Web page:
# How to better write this Python String manipulation

The following code creates a list of questions and options from a multiline string.

import json
import re
text_string = '''
Question 1
### Consider the following figure:
Select one:

* **a. The optimal solution**
* b. An infeasible solution
* c. An Alternate vertex
* d. None of these answers

***The correct answer is: The optimal solution***

-----

Question 2
### If the characters 'D', 'C', 'B', 'A' are placed in a queue (in that order), and then removed one at a time, in what order will they be removed?


// initially called with low = 0, high = N - 1
BinarySearch_Right(A[0..N-1], v alue, low , high) {
// in variants: v alue >= A[i] for all i < low
v alue < A[i] for all i > high
if (high < low)
return low
mid = (low + high) / 2
if (A[mid] > v alue)
return BinarySearch_Right(A, v alue, low , mid-1)
else
return BinarySearch_Right(A, v alue, mid+1, high)
}

Select one:
* a. ABCD
* b. ABDC
* c. DCAB
* **d. DCBA  **
* e. ACDB

'''
questions = text_string.split('-----')
quizzes = []
for ques in questions:
# create array to get question text
# this should remove the question number like (Question 1)
question_array = ques.strip().split('*').split('\n')
# Question text
question = '\n'.join(question_array[1:len(question_array)])
# Remove ### if starts with ###
if question.startswith("###"):
question = question[3:]
# build a dict item to add to quizzes array
quiz_item = {
'question': question.strip(),
'options': [],
}
# get index of string staring 'select'
for option in ques.strip().split('\n'):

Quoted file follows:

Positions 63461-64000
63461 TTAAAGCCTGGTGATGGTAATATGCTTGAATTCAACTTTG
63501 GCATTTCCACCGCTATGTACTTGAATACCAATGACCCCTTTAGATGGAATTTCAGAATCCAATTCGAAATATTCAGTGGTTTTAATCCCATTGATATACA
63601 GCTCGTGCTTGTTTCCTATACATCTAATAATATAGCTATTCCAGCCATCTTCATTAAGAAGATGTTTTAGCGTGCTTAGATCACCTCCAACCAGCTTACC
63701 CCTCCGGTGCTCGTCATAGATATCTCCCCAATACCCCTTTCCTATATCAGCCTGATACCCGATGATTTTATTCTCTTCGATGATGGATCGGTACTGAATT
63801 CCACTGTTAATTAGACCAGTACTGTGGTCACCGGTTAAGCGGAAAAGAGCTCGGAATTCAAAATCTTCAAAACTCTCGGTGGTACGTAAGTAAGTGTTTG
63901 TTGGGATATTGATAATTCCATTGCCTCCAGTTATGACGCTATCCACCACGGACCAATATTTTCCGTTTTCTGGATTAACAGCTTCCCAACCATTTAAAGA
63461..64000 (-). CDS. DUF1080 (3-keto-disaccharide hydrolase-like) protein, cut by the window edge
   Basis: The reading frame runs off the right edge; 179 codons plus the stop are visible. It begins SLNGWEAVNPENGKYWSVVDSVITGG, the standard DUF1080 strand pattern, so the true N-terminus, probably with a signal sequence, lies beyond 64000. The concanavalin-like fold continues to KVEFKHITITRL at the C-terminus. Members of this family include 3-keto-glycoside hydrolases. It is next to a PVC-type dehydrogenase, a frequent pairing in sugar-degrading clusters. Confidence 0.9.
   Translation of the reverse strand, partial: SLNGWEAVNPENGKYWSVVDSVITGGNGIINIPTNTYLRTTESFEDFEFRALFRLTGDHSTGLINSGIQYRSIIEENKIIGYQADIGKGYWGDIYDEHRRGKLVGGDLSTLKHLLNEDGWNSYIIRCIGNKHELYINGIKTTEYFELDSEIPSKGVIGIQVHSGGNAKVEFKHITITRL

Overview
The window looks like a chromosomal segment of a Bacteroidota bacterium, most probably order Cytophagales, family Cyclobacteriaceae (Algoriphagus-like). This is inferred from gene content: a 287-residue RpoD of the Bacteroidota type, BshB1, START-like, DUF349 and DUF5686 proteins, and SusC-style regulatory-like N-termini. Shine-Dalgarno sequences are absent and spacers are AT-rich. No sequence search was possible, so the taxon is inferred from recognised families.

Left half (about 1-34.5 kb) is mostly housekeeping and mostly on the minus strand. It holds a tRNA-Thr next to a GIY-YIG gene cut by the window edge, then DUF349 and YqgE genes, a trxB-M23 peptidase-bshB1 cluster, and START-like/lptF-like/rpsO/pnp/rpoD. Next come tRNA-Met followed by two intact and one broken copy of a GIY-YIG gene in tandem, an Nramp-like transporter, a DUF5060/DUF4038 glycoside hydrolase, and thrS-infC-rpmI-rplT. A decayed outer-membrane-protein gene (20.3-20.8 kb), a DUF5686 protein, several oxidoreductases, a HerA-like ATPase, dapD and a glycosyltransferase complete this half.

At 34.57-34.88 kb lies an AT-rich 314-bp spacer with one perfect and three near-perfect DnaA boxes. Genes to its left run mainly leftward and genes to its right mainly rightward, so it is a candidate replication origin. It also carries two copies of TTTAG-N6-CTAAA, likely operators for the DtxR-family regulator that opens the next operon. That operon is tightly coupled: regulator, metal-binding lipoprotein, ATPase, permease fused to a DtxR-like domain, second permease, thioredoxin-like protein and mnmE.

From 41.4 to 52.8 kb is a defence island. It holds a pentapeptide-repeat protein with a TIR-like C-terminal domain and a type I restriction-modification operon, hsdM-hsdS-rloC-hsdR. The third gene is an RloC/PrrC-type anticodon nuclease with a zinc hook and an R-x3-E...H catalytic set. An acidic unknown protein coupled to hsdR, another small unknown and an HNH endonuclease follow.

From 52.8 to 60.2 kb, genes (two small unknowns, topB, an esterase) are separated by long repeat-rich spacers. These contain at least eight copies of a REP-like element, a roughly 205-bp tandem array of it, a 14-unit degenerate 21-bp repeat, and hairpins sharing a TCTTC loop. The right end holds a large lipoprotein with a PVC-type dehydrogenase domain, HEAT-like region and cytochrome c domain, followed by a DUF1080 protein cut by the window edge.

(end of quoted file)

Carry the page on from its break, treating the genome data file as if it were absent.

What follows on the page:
if option.startswith("*") and not (option.startswith("***") and option.endswith("***")):
quiz_item['options'].append({
'option': option.replace('*', '').strip(),
'answer': True if option.startswith("* **") and option.endswith("**") else False
})
if option.startswith("***") and option.endswith("***"):
quizzes.append(quiz_item)
print(json.dumps(quizzes, indent=2))



It works as I do get the results I want. However, I feel it is not efficient enough. Is there any better way to write this? Thank you.

When parsing, attach meaningful labels to important markers, dividers, etc. Your code is littered with magic strings that drive the parsing logic. But those raw strings don't mean anything to a reader of the code. Help your reader (ie, you in the future) by giving those entities meaningful names.

QUESTION_DIVIDER = '-----'
QUESTION_PREFIX = '#'
OPTION_MARK = '*'


When parsing, don't try to do everything at once. Parsing is often tricky and complicated. Focus your energies on trying to reduce that complexity. Your current approach does not do that: all within a single mega-loop you break the full text into chunks of question-text; nested under that, you perform all of the detailed steps to extract each bit of information. That's too much logical complexity to put in one place: the human brain has trouble keeping track of everything in a context like that. A better strategy is to break the problem down into a sequence of very simple operations, each in its own function, and each individually understandable at a glance. In the illustration below, parsing occurs in two phases: the first just breaks the question-text into its major sub-sections (question, options, answer). Then, those sections are handled individually.